How does electromagnetic radiation relate to flame tests?
When elements are burned each one releases a unique set of discrete frequencies of light (electromagnetic radiation) which combine to form a colour. The coloured light can be split into a line spectrum with a spectrometer.
video from: Noel Pauller
The results of flame tests were known for a long time before a satisfactory explanation for them was provided after the birth of quantum theory. If an element is burned it produces a unique line spectrum in the infrared, visible and ultraviolet ranges.
The explanation in the light of quantum theory is that atomic electrons can occupy only discrete energy levels but they may transition between them by absorbing/losing energy. In a flame test atomic electrons in the sample gain energy from the heating process and transition into higher energy levels. They subsequently transition to lower energy levels but in order to do so the energy must be released. The energy is released in the form of photons, which are discrete amounts of electromagnetic energy.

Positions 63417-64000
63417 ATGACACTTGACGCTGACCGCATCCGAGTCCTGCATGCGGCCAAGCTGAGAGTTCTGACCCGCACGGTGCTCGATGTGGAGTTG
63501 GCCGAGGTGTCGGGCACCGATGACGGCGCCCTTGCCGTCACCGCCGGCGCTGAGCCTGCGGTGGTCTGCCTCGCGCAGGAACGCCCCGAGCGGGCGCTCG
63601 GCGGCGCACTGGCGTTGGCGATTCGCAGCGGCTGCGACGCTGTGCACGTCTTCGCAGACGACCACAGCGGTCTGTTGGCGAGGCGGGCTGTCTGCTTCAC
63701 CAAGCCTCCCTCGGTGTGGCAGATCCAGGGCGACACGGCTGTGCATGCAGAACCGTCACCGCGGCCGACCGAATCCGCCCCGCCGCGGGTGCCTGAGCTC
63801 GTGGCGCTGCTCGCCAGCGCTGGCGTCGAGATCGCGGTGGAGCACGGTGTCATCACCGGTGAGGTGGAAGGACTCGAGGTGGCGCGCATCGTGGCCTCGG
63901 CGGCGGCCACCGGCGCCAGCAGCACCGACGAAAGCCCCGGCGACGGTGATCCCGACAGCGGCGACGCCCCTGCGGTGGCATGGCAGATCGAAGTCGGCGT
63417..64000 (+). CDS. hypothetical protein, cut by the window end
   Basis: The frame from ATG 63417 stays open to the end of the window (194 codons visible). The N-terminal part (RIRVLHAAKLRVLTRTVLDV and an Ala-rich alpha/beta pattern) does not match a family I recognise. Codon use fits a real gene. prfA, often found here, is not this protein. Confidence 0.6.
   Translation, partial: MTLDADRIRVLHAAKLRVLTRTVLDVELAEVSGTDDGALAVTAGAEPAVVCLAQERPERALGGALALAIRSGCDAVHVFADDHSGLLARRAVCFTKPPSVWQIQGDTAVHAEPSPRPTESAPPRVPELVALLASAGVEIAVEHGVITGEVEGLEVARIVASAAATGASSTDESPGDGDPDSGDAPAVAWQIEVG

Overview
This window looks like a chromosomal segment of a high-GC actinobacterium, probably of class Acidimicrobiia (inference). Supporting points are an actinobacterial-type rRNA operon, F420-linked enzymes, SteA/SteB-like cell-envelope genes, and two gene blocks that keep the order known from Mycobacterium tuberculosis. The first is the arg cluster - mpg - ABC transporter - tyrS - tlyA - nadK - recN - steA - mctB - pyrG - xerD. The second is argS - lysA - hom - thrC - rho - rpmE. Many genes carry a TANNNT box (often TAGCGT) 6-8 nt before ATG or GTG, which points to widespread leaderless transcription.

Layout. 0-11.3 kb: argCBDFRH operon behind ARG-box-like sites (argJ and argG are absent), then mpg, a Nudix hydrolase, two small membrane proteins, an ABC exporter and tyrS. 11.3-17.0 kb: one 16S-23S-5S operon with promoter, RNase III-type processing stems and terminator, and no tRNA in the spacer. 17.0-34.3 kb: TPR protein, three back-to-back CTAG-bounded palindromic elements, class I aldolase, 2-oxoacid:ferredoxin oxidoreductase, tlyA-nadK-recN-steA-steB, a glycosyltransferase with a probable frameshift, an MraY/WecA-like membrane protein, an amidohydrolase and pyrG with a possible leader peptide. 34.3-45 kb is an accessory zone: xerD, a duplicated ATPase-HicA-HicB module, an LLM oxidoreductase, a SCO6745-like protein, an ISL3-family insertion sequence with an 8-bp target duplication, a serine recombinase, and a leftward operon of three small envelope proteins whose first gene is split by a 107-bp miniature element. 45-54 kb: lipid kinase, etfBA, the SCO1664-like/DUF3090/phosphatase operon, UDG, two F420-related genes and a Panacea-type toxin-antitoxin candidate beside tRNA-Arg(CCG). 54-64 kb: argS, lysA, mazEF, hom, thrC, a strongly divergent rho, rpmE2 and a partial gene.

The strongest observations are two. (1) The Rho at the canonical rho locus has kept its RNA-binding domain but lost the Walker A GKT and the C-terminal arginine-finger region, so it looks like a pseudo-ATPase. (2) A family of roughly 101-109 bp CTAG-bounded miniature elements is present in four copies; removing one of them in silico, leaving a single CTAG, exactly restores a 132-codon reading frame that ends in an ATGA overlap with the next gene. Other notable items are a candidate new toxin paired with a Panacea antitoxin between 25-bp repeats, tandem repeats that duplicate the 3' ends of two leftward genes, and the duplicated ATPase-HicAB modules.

The energy levels are discrete (so there is not an infinite number of levels in any given atom). And the atoms of any given element have a set of identical and unique energy levels. Therefore the electrons of a specific atom can only produce a certain set of photons. Hence when a sample of an element is burned the same spectrum is observed each time.